Think about a situation in which you are employed as a labourer. The boss man promises that he will pay you $5000 per day. But after you have completed a day’s work, your employer hands you $1,000. How are you going to feel?
Will you take it and just say, “Well at least I still got something? Or will you protest for your entitlement? I am sure that you would take the latter position, because to pay you $1,000 is to rob you blindly.
Yet, many Guyanese are prepared to overlook what is the worst deal in the history of oil agreements. They are prepared to ignore the fact that the government sold out our birthright when it inked that deal with Exxon Mobil.
Instead of protesting, many people are simply hoping that even with the 2% royalties and the 12.5% take from profit oil that they will still get something rather than nothing. They are not concerned about the fact that what the country will be receiving amounts to daylight robbery.
“It’s still better than nothing…,” is what many people are saying. A multinational corporation comes here and robs you of your birthright and all you can say is that it is still better than having nothing.
It is like someone coming into your house, throwing you out on the streets and providing a tent for you to live and all you can say that it better than not having anything over your head.
Guyana is a poor country because of this type of thinking. We are poor because for years we have allowed all manner of foreign companies to come here, take advantage of us and when they leave, we are still poor. After these firms would have plundered our resources, we comfort ourselves with the thought that we got some benefits, notwithstanding we were robbed blindly.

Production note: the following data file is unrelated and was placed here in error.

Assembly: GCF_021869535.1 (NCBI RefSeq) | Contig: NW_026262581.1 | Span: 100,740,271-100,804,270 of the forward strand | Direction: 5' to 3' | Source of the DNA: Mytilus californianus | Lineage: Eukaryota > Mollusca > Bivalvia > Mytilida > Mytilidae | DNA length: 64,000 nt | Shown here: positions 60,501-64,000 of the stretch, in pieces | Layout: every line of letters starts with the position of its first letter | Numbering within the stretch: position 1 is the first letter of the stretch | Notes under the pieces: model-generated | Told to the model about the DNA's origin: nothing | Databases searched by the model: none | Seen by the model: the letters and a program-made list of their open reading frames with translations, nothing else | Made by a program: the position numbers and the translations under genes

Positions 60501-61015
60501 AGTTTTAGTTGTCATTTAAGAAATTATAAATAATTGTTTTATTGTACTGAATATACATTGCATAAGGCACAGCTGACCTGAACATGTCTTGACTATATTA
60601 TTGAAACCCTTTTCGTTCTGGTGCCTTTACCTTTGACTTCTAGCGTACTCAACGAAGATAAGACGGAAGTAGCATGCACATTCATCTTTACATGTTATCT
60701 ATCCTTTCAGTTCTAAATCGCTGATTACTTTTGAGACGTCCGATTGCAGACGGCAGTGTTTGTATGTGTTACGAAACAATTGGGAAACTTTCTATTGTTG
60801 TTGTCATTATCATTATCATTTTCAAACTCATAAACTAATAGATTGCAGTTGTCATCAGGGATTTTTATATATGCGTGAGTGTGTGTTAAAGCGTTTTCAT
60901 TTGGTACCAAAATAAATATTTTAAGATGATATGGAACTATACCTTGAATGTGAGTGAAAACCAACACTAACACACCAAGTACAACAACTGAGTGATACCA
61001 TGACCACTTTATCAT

Once is a mistake, twice is a choice. The government has made its choice. Not satisfied with the pitiful 2% royalty it signed with Exxon, it went to another company and signed a cost recoverable royalty. Those who want to see this as a mistake can see it as mistake. I view it as a choice.
The government has made its choice; the people have made their choice and I have made mine. As far as I am concerned, I have made a decision not to vote at the 2020 elections. I have no intention of doing so because it is my personal and private form of protest against this sell-out of the country’s birthright.
I am not going to allow my intelligence to be insulted. One man went on radio and said he thought that the US$18M signing bonus was a gift. What a thing to say! Since when governments receive gifts from oil companies? Well if this money was a gift to the government, why was it not passed through the Consolidated Fund immediately? Why was it placed in an interest-bearing account at the Bank of Guyana?
I am saying to all the politicians out there not to come to me with that jazz about national security considerations. Do not also come and tell me what you are going to do for me with the oil revenues. Come to me and tell me that you have decided to annul the contract.
Confirm for me whether the Cabinet and the President were aware of the contract. If they were not aware, then in my estimation this contract is not valid. It is void. A contract of that nature and of that importance should be authorized by Cabinet and the President. If Cabinet did not pronounce on the contract and if the President did not authorize its signature, then it is not valid, plain and simple.
Eighty percent of the Guyanese people have expressed the view that Guyana did not get a good deal. But most of them are not going to press for changes. They are content with getting something.
I wish luck to all those who wish to be content with the contract because of political loyalties. I hope you get the good life which you are promised. I gone!
(The views expressed in this article are those of the author and do not necessarily reflect the opinions of this newspaper)
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